Examples from one study

Two of us (EDS and BLD) and colleagues—who included nurse researchers at a local university and community members—designed a study to develop and test a culturally relevant intervention to increase mammography screening among black women who, as a population, tend not to adhere to mammography screening guidelines. (The study is unpublished.) The intervention was implemented by community members after they received training in research capacity–building. The nurse researchers first presented several workshops in research ethics and methodology to prepare the community members to serve on the research team. The workshops were based on principles of adult learning and emphasized experiential learning with group discussion, guided participation, the use of examples, and role-playing. Community members were then given opportunities to practice their newly acquired skills through guided teaching exercises and return demonstrations. The majority of the workshops were held in community settings, using everyday language rather than academic terminology or jargon. Topics addressed included the role of an institutional review board (IRB), informed consent, community needs assessment, recruitment strategies for potential subjects and participants, focus groups, development and implementation of planned interventions, and literature review.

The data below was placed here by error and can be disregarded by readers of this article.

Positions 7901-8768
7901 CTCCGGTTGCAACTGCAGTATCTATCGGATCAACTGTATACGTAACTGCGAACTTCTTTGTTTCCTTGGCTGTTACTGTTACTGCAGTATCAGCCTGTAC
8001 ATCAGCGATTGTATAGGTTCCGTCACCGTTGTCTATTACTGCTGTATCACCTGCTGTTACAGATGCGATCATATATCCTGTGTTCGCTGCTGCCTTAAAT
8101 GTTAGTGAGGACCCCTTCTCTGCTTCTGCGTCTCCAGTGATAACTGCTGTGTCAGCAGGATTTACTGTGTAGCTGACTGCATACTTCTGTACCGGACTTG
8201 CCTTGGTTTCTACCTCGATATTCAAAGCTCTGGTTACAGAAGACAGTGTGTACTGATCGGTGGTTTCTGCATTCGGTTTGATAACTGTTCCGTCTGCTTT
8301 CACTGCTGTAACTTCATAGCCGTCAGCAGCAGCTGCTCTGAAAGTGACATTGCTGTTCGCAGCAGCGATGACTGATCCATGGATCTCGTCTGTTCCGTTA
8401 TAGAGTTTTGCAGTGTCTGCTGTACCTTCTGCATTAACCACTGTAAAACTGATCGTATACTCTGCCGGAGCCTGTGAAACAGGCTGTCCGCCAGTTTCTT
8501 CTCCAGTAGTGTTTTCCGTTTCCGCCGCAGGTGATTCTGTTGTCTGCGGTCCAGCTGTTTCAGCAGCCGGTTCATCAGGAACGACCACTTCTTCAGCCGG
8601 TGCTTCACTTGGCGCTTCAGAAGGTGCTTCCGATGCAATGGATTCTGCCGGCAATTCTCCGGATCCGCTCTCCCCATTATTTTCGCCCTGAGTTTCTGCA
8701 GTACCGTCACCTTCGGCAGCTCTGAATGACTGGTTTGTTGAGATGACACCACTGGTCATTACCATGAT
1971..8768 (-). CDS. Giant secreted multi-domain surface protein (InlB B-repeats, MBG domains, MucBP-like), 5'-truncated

For example, one workshop focused on enhancing community members’ understanding of ethical issues in research and the purpose and function of the university’s IRB. The concept of informed consent was explained and the importance of following the university IRB–approved research protocol (the steps to be taken in implementing the research) was discussed. Community members who completed the workshop then went on to take the university IRB–required training for certification as research team members. Another workshop provided training in community needs assessment. Community members were taught how to systematically gather information about the community’s assets and limitations and to develop questions that would elicit information about its needs.